As the goals were implemented, company culture began to change. People from different backgrounds felt more included and valued, which led to greater engagement and a sense of belonging.

The company’s reputation improved, and it became known as a place that cared about including differences and where employees' skills were allowed to blossom.

Not only that, the company's financial performance also improved. Studies showed that the representation of differences in companies made those companies outperform their competitors in terms of profitability and shareholder value.

By creating diversity and equity goals, companies were able to harness the potential of their workforce and unlock new opportunities for growth. But perhaps the most important result of creating goals for diversity and equality was the impact it had on society.

By promoting representation within their own organizations, companies became advocates for change in the wider community. They used their influence to support initiatives that promoted diversity and the impact of diverse perspectives and worked to address the systemic barriers that prevent people from diverse backgrounds from succeeding.

Ultimately, the decision to create goals for diversity was a win-win for everyone. Businesses became more profitable, employees felt more valued, and society became more inclusive.

We are all different, in different respects and in different situations, that's what we know today.  And above all, that different knowledge and training and abilities can be applied in various other areas. Today it goes without saying that we can be 'different' and that 'different is good'. It is precisely the difference, we have now understood, that is the key to success!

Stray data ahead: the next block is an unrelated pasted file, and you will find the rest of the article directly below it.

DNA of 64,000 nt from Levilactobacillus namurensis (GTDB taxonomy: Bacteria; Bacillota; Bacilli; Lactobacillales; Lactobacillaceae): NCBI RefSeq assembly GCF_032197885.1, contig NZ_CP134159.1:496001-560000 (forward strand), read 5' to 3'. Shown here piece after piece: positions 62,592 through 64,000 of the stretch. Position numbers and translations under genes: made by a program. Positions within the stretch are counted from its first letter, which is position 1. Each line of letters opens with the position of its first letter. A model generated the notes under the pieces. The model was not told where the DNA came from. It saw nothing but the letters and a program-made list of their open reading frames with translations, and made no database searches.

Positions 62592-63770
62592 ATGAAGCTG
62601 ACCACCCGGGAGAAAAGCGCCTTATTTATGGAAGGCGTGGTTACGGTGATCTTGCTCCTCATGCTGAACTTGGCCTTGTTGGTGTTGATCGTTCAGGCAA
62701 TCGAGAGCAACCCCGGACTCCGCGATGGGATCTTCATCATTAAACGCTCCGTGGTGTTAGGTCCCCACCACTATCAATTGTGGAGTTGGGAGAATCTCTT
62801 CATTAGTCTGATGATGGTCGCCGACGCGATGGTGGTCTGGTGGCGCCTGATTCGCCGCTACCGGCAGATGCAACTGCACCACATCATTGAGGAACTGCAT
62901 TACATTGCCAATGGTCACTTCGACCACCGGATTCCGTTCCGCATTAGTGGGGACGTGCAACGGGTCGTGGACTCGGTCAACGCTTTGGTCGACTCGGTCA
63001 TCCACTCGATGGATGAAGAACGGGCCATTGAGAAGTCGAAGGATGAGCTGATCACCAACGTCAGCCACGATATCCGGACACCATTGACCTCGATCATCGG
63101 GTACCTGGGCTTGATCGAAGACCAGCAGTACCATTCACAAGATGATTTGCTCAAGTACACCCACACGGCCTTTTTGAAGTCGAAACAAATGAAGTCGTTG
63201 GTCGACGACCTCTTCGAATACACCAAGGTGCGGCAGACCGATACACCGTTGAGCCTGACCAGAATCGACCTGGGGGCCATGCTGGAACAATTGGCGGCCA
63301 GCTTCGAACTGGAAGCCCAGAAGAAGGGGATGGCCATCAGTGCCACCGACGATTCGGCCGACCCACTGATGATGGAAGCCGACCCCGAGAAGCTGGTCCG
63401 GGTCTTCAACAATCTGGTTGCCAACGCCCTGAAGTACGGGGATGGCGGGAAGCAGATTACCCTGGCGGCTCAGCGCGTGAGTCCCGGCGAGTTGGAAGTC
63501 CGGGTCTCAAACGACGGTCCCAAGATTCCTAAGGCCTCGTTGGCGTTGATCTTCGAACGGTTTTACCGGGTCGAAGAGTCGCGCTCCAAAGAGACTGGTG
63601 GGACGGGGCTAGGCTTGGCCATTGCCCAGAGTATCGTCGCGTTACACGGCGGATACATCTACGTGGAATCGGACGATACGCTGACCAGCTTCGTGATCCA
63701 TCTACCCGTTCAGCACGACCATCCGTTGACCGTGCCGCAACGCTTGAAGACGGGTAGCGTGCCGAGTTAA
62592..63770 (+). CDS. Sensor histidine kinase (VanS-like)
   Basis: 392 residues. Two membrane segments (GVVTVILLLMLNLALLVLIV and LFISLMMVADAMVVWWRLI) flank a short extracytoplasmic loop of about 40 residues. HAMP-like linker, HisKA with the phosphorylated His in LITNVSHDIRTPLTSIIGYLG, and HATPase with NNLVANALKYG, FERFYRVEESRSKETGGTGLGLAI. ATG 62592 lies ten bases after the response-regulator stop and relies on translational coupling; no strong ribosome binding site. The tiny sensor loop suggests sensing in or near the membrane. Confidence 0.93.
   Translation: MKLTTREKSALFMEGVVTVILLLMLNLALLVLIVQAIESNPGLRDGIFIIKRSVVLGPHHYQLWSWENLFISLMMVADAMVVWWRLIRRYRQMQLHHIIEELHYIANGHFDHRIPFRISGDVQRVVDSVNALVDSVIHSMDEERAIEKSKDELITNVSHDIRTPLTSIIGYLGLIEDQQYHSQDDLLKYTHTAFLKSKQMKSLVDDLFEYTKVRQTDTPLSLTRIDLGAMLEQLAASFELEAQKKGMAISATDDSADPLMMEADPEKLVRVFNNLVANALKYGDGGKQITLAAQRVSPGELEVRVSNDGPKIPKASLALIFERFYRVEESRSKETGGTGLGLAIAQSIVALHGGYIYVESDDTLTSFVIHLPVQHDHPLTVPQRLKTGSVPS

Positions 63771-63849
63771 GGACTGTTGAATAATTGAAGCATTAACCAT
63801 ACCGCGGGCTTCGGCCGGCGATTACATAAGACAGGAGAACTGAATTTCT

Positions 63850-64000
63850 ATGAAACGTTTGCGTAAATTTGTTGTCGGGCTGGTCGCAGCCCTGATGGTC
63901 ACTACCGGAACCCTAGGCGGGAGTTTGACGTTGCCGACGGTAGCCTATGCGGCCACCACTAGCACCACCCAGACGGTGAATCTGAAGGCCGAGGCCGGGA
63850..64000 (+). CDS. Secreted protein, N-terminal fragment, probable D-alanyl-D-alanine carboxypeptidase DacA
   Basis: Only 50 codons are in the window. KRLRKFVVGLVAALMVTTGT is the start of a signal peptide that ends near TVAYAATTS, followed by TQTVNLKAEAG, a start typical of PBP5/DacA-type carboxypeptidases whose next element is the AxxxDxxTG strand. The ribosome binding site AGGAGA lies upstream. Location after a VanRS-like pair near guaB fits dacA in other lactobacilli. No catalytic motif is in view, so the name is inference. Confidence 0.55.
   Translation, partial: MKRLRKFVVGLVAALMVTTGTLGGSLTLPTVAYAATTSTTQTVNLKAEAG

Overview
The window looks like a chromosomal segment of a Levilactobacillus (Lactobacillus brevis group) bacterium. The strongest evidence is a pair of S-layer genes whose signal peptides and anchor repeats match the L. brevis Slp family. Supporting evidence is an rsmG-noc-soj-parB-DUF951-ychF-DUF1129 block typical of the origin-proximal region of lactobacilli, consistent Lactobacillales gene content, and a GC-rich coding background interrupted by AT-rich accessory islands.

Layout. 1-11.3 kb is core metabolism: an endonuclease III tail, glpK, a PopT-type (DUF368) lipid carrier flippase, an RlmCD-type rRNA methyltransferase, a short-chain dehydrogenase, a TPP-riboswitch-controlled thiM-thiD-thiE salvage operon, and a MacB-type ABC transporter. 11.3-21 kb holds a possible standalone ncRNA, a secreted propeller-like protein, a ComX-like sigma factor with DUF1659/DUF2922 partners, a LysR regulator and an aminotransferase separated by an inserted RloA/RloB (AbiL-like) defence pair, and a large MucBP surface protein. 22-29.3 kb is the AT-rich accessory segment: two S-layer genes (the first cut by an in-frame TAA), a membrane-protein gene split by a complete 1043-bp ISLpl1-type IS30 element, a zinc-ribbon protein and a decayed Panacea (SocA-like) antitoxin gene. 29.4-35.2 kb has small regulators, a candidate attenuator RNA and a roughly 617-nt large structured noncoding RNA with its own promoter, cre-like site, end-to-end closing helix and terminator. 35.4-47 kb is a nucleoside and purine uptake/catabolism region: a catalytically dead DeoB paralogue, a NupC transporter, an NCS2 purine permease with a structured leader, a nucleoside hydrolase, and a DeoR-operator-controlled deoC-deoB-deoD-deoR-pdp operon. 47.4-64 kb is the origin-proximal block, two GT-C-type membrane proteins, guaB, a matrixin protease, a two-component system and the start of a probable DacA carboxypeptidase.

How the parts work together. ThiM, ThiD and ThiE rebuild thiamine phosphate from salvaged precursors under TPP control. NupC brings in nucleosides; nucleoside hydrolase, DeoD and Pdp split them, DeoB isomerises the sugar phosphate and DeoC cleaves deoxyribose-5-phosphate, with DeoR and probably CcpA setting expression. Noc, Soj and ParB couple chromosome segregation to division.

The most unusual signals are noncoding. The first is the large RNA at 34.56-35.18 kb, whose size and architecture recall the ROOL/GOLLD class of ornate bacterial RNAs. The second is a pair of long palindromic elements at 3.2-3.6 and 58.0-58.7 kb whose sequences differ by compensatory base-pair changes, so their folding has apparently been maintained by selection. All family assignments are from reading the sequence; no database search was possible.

Now in 2050 - we find it hard to believe that it was actually like this then, about 30 years ago, now that companies have measurable goals.

This was a positive and entertaining chronicle of 2023 that showed that setting goals was not only the right thing to do but also the smart thing. Far too few companies have measurable goals today in 2023.


Tove Möller & Karin Björkman Tendijck

Tove Möller is a consultant and senior expert in Diversity & Inclusion with experience in1A0401F7-5C80-442A-AC28-58971267FD03 assignments in the field since 2000 different companies. She has driven change work to create conditions for increased representation. Today's companies need to think about being creative and interesting in order to secure growth, to be an attractive employers, and thereby attract the skills that are necessary and in competition with other companies.


Beyondo is a recruitment partner for all business-oriented positions, within a niche that the candidate brings international experience that has great value for companies in Sweden.9D10E75D-7D5C-49E6-BE35-228BCB4593A7 Here they look at how they can help create added value in the recruitment process and find the right piece of the puzzle that an organization needs. In addition, they help international companies that want to enter the Swedish and Nordic markets and Swedish companies that want to establish themselves internationally.